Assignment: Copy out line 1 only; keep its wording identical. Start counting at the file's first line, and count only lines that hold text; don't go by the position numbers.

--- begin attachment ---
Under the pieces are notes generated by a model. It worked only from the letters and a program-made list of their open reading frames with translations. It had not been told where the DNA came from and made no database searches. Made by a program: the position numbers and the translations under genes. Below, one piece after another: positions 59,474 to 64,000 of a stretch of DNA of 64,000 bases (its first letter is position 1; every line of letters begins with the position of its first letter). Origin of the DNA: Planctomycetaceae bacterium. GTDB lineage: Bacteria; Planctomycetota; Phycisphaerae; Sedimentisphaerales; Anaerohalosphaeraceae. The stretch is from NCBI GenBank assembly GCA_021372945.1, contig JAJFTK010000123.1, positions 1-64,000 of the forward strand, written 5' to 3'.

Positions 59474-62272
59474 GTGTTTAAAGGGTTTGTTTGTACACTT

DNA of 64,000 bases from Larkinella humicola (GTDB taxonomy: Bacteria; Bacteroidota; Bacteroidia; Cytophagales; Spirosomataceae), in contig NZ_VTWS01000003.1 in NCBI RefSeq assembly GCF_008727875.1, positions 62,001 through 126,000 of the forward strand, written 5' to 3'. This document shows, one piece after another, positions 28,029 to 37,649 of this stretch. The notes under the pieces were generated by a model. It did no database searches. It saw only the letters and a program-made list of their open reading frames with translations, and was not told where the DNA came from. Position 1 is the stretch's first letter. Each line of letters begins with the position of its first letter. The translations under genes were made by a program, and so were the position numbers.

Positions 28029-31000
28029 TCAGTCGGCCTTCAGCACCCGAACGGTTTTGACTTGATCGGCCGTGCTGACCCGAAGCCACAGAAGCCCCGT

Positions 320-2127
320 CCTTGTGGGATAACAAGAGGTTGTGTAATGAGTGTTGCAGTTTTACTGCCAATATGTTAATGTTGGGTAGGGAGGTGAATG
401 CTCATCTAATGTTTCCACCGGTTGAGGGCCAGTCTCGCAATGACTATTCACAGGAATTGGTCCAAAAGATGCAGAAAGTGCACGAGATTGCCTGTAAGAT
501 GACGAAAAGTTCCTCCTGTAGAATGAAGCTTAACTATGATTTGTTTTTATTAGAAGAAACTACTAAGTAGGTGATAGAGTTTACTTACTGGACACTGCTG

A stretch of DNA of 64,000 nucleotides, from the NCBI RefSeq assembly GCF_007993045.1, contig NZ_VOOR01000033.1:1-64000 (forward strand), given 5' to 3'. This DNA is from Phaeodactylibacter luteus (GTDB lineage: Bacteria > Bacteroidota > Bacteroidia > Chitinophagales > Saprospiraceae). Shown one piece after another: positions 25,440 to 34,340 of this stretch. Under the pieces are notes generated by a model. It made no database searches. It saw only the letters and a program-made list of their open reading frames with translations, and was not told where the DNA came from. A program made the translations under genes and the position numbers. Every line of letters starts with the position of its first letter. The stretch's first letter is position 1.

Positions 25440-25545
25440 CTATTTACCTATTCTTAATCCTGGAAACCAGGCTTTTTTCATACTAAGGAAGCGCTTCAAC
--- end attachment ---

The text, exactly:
Under the pieces are notes generated by a model. It worked only from the letters and a program-made list of their open reading frames with translations. It had not been told where the DNA came from and made no database searches. Made by a program: the position numbers and the translations under genes. Below, one piece after another: positions 59,474 to 64,000 of a stretch of DNA of 64,000 bases (its first letter is position 1; every line of letters begins with the position of its first letter). Origin of the DNA: Planctomycetaceae bacterium. GTDB lineage: Bacteria; Planctomycetota; Phycisphaerae; Sedimentisphaerales; Anaerohalosphaeraceae. The stretch is from NCBI GenBank assembly GCA_021372945.1, contig JAJFTK010000123.1, positions 1-64,000 of the forward strand, written 5' to 3'.